The world’s first flower was bisexual and its petals were organised in concentric circles, a study has concluded.
Researchers believe all flowers evolved from this single ancestor, which lived about 140 million years ago during the dinosaur era.
Scientists made their conclusions after combining the largest dataset of floral traits ever assembled with models of flower evolution.
This allowed them to infer the appearance of the first flower (pictured, above).
Hervé Sauquet, the main author and co-ordinator of the study, said: “It is the first time we have shown that the ancestor of all flowers possessed both female (carpels) and male (stamens) parts, even if, for botanists, it shouldn’t constitute a surprise.”
Flowering plants (Angiospermae) first appeared around 140 million years ago and have enjoyed a spectacular diversification since.
There are now 300,000 different species, representing 90 percent of plants.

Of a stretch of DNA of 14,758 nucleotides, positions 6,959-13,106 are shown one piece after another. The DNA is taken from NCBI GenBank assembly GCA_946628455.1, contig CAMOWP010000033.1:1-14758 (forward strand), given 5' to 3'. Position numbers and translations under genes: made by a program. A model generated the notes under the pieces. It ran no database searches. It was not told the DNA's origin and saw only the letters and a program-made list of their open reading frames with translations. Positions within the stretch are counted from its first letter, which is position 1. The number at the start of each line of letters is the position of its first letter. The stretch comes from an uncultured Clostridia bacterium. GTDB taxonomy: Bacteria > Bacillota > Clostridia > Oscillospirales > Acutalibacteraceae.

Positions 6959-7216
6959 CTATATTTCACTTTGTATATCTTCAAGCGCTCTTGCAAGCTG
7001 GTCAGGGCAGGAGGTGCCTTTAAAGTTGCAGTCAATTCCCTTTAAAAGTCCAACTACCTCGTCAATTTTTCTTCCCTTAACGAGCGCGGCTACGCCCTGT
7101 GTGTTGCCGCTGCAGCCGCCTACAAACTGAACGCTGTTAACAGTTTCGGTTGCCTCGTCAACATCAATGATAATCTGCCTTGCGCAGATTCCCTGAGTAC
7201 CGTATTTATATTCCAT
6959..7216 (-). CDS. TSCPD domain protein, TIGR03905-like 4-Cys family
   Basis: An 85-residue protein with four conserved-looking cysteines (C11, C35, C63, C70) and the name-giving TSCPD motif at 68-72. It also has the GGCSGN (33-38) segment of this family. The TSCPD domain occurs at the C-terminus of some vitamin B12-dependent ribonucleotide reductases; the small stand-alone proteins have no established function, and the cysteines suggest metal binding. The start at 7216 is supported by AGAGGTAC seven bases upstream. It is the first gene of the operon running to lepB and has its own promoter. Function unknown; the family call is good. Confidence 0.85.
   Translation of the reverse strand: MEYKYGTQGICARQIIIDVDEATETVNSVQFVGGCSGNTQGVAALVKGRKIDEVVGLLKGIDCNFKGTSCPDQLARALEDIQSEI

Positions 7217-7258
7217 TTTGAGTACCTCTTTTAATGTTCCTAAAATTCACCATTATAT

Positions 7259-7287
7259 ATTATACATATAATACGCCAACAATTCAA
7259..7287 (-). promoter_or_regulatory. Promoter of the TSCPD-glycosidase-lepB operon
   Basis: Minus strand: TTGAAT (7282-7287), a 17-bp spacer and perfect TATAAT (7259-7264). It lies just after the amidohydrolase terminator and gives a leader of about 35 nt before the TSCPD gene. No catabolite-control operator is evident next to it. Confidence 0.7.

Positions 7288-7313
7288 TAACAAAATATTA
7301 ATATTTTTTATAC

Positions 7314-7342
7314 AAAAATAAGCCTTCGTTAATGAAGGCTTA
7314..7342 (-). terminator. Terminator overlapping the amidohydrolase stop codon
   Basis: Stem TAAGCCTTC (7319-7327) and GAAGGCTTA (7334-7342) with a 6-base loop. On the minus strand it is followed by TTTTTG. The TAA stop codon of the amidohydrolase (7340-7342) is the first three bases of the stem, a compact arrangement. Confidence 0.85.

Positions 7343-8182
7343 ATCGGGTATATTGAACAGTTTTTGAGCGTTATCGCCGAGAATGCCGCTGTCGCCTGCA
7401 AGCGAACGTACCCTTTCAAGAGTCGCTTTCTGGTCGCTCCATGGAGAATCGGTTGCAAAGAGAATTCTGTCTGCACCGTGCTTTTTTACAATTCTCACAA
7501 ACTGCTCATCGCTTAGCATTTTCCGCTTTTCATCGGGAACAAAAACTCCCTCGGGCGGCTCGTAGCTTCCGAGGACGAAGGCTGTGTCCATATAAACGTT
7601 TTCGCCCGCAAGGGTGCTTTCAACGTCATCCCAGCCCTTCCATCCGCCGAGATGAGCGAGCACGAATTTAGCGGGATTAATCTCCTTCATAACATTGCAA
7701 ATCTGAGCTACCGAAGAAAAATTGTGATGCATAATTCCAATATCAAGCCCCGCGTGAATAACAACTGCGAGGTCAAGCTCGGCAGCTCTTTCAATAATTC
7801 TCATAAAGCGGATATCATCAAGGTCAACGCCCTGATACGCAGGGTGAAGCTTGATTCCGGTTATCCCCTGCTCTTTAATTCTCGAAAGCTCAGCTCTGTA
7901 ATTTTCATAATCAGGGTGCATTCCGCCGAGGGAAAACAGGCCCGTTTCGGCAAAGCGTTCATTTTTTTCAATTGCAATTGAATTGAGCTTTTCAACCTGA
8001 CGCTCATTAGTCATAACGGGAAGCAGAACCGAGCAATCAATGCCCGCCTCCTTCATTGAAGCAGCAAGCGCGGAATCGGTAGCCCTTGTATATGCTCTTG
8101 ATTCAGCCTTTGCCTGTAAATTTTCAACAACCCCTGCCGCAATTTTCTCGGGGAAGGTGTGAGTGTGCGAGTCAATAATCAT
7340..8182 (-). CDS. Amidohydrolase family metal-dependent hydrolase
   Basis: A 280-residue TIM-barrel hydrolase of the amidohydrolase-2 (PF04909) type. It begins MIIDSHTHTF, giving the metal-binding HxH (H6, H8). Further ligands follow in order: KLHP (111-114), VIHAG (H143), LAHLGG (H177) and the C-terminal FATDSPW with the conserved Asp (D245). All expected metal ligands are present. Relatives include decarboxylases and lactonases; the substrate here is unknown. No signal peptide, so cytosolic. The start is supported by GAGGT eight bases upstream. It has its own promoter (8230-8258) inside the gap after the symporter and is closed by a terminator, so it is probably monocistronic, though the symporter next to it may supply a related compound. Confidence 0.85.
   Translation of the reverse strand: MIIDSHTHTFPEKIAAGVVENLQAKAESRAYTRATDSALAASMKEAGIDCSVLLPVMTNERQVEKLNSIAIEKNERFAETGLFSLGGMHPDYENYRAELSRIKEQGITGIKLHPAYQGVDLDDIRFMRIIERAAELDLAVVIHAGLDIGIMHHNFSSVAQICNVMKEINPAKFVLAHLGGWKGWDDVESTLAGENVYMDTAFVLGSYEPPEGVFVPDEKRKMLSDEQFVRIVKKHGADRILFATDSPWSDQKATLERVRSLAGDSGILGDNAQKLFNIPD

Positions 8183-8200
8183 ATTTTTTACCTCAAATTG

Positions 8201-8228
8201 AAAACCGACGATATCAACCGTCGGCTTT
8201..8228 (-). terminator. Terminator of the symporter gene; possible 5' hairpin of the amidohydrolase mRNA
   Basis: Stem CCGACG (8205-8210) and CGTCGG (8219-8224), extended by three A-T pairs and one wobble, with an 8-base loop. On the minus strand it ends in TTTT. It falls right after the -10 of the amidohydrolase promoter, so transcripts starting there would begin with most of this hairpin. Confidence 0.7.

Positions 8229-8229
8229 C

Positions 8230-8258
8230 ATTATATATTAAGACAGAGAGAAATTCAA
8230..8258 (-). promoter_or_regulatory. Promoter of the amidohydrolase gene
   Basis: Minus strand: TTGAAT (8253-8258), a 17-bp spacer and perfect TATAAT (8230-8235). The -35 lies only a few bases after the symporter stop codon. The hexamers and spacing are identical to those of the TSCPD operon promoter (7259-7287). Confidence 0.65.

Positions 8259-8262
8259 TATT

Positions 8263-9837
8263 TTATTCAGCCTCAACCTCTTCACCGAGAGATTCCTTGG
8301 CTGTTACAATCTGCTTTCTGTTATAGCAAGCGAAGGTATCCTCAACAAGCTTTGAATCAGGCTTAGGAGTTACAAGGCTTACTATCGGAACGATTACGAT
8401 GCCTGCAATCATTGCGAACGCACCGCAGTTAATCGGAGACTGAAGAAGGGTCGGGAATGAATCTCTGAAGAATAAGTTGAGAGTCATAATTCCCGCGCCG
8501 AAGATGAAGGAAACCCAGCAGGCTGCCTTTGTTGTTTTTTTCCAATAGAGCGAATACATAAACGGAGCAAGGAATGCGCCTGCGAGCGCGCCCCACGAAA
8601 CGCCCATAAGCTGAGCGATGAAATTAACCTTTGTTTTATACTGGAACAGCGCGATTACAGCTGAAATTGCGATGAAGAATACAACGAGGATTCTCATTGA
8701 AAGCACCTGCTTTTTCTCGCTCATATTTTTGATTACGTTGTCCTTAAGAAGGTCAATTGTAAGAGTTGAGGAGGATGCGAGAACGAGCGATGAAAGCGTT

The study’s reconstruction of what the first flower looked like is not wildly different from what many flowers look like today.
In addition, as Sauquet alludes to, the fact it was bisexual is not earth-shattering either – many flowers today are too.
Patrick Monahan, writing for sciencemag.org, said one key surprise is the fact the first flowers were estimated to have their petals organised in concentric circles, rather than in spirals.
The study, published in Nature Communications, said in spite of the first flower’s similarities with existing ones, there is no living species that share its exact combination of characters.
All living flowers ultimately derive from a single ancestor (pictured in the centre) that lived about 140 million years ago. To find out what this ancestral flower may have looked like and trace back the evolution of flowers since then, the new study used the evolutionary tree (here simplified) that connects all living species of flowering plants. Credit: Hervé Sauquet & Jürg Schönenberger